The Cancer Prevention and Research Institute of Texas (CPRIT) has become increasingly active since the beginning of 2014, having announced numerous cancer research and development awards left over from the wake of the 2013 scandal, as well as several new ones as well, both at research institutions and in the private sector. One of the most recent high-profile CPRIT awards has gone to the University of Texas Medical Branch at Galveston, which will receive more than $3.2 million in new funding to continue research efforts to collect comprehensive data relating to population research on cancer treatments and outcomes in Texas. The grant comes as part of a larger collection of research grants awarded to a host of top Texas-based research institutions that will give them the necessary funding to continue previously CPRIT-funded cancer research.
The ongoing study spearheaded by UTMB is titled the “Comparative Effectiveness Research on Cancer in Texas” (CERCIT), and will be able to continue for the next two years. The study, which is headed by Dr. James Goodwin, vice president and chief research officer at UTMB, also includes researchers from the MD Anderson, Rice University, and the Texas Cancer Registry, in addition to a team of UTMB researchers supporting Dr. Goodwin’s efforts. Over the next two years, the consortium of researchers will continue their look into how breast, colon, and prostate cancer screening is administered throughout Texas — specifically emphasizing any correlation between patient outcomes and patients’ access to varying quality levels of cancer treatment care.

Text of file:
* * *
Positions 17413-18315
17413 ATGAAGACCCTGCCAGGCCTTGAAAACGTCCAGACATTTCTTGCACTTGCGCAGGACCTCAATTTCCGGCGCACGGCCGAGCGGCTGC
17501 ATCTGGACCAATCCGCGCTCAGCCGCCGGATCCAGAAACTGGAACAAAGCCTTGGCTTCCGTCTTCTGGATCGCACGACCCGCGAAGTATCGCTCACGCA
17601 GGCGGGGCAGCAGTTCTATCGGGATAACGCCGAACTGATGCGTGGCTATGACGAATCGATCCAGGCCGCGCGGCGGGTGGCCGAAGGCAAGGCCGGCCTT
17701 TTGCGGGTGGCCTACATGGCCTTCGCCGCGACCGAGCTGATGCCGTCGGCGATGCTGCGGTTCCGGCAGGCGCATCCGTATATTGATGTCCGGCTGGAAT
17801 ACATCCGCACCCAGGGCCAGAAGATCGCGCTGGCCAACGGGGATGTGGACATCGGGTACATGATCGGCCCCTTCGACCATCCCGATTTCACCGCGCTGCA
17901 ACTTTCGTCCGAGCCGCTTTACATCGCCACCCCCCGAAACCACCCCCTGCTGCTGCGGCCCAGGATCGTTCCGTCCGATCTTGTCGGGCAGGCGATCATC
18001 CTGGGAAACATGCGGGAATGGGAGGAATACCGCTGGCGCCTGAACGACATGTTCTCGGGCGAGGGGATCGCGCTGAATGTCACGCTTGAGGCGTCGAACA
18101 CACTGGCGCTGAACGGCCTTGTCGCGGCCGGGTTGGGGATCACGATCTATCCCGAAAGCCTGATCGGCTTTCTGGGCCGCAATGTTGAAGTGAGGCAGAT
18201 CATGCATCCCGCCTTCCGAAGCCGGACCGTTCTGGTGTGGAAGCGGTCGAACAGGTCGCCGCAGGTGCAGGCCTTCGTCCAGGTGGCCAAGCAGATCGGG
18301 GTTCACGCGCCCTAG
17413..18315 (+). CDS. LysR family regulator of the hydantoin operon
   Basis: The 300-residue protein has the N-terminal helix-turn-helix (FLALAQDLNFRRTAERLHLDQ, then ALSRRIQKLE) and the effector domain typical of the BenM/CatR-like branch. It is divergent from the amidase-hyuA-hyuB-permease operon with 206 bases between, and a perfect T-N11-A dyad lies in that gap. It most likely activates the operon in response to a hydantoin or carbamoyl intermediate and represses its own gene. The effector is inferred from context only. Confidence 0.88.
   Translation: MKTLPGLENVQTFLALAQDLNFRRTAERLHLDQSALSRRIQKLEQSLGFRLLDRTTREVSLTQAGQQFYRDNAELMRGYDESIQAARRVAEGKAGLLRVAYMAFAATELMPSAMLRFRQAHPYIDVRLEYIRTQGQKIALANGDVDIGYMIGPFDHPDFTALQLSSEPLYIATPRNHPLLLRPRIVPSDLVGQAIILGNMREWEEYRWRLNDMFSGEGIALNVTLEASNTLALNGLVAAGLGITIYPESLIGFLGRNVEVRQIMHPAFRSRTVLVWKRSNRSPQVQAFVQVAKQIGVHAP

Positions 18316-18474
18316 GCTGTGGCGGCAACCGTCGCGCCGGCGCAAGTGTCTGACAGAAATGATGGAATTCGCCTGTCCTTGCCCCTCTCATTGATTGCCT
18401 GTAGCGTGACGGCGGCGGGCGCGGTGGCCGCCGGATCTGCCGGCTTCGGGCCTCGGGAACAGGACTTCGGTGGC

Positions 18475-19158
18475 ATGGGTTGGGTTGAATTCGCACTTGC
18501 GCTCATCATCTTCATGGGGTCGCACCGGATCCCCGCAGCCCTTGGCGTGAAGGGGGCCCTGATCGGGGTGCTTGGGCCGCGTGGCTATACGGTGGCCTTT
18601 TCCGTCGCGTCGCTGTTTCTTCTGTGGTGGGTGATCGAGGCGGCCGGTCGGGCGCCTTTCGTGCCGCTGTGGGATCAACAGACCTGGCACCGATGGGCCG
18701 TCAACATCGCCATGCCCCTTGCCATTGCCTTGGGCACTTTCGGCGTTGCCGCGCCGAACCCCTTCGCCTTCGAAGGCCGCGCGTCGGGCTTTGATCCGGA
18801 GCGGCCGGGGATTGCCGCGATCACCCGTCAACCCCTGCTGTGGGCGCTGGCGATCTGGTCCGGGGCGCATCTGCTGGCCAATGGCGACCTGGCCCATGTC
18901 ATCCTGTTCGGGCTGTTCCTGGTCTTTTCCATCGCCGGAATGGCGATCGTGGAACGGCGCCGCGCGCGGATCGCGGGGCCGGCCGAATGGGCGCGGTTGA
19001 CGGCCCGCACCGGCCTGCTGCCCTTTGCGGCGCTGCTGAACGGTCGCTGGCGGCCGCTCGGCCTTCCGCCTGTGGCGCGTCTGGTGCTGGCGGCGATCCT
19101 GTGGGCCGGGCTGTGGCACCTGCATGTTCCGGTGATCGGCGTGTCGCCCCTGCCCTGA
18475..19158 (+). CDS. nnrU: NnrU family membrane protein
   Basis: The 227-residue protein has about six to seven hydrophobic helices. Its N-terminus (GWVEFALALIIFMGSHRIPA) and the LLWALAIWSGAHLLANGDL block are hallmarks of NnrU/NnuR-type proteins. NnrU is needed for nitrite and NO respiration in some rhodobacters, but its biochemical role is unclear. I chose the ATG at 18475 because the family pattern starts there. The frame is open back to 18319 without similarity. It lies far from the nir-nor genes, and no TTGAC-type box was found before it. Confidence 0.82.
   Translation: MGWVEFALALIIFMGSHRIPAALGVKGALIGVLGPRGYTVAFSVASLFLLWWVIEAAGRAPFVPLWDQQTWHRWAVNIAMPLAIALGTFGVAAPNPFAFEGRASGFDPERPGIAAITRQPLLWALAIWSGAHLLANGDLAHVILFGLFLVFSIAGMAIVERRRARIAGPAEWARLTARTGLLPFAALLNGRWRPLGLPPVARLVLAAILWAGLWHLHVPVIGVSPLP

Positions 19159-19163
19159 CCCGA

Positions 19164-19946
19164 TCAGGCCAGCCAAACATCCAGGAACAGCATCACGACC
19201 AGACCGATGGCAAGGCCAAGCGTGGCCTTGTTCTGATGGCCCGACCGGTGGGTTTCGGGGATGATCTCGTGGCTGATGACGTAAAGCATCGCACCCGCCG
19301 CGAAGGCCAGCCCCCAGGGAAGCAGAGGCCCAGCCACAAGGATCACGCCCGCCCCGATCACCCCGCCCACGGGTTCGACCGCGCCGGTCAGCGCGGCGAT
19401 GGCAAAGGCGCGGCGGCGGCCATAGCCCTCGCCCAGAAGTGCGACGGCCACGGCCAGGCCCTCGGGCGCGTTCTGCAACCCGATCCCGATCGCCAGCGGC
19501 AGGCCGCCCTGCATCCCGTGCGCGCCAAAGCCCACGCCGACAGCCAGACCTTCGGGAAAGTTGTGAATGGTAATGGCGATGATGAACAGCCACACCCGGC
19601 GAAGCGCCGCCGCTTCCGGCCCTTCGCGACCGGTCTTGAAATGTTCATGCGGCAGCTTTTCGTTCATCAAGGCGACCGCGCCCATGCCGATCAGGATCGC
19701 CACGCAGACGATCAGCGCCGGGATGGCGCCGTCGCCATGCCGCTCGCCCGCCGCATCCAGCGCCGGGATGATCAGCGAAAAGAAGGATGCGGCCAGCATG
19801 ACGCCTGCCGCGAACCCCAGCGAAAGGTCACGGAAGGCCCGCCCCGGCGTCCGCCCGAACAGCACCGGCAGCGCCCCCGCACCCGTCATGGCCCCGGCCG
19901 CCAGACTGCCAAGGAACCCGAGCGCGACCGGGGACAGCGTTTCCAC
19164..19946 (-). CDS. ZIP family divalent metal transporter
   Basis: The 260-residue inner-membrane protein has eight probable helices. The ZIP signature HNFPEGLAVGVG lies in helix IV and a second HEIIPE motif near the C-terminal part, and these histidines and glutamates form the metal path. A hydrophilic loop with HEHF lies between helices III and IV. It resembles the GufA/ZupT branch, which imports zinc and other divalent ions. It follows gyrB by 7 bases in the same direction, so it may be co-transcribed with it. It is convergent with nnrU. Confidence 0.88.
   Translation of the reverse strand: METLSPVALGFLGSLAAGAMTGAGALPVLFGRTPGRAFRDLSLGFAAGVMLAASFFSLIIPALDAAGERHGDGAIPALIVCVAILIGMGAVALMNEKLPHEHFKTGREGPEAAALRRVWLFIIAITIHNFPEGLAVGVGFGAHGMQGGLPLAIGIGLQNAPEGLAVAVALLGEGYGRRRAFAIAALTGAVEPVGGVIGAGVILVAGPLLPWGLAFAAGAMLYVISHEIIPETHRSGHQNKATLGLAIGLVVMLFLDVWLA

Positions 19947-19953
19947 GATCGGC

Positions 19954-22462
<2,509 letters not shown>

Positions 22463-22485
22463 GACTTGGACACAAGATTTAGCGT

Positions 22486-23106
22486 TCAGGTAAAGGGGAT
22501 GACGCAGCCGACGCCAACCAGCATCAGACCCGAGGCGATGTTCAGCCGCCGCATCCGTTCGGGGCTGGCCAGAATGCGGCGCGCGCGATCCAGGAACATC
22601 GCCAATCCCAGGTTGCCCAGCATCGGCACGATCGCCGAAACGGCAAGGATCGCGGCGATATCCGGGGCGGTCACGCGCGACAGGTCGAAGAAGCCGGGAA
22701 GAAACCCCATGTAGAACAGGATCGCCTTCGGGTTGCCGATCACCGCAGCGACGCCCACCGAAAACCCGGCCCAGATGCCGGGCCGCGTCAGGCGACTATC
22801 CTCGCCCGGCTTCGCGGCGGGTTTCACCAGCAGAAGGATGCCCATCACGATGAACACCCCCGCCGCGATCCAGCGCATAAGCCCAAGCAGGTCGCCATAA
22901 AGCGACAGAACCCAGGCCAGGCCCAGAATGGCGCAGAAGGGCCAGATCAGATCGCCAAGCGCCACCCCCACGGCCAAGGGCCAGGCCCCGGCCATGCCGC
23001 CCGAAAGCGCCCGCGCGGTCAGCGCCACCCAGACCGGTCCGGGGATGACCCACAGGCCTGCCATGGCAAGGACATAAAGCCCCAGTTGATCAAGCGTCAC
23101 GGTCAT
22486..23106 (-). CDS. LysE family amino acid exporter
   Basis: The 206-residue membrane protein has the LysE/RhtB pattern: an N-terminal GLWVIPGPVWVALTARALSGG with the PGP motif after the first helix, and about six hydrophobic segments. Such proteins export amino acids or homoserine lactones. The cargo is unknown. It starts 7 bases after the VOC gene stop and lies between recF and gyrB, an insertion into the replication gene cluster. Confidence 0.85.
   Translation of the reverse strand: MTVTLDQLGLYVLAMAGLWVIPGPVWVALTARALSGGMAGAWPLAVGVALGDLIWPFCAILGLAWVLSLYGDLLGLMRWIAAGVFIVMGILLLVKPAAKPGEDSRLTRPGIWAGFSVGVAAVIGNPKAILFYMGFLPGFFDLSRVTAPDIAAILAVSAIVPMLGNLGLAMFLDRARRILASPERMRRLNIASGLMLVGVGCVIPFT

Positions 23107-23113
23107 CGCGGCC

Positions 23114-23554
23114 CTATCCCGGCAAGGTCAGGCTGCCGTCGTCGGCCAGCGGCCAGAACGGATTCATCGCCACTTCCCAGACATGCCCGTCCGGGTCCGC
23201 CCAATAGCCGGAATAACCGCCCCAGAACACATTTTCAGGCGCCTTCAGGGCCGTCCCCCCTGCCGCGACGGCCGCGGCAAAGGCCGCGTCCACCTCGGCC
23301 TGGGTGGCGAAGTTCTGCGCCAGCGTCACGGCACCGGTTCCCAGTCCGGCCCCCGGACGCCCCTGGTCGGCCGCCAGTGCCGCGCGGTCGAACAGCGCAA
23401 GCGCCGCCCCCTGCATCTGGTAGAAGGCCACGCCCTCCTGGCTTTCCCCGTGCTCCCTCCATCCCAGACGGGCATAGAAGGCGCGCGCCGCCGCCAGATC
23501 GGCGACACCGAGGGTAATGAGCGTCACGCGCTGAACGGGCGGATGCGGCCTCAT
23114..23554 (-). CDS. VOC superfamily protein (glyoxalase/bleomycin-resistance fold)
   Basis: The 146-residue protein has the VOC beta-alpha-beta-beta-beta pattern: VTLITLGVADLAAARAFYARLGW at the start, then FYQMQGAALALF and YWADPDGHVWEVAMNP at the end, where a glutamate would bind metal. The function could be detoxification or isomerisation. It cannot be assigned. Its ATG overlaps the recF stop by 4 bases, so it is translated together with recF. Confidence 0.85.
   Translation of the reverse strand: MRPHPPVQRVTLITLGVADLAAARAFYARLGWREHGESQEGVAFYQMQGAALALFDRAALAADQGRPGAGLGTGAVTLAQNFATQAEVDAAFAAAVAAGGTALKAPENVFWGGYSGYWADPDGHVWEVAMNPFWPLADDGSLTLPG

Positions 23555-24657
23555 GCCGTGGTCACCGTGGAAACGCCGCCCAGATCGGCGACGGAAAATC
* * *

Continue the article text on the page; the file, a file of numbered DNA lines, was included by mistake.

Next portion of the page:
Dr. Goodwin noted that, “This has been a very rich collaboration. The investigators from these institutions work well together,” adding that, “Our different disciplines and skill sets create great synergy, not only in research, but also in training the next generation of cancer investigators.”
CERCIT was established and initially funded in 2010 — just three years after the launch of CPRIT — and has remained a cancer research priority, due to the anticipated payoff that the findings will offer in streamlining cancer treatment.
In spite of the fact that the study is still ongoing, it has already yielded valuable results in its 4-year history, such as the publishing of a white paper on the impact of cancer among the Hispanic population in Texas — a document that was subsequently distributed to lawmakers and Hispanic community influencers throughout the United States. BioNews Texas reported on the findings of this document back in October, noting that cancer is the number-one cause of death among Hispanics in Texas. The organization has also gone on to produce 24 new cancer researchers, and has led to a prolific crop of published, peer-reviewed cancer studies that have been included in the Journal of the American Medical Association and the New England Journal of Medicine among others.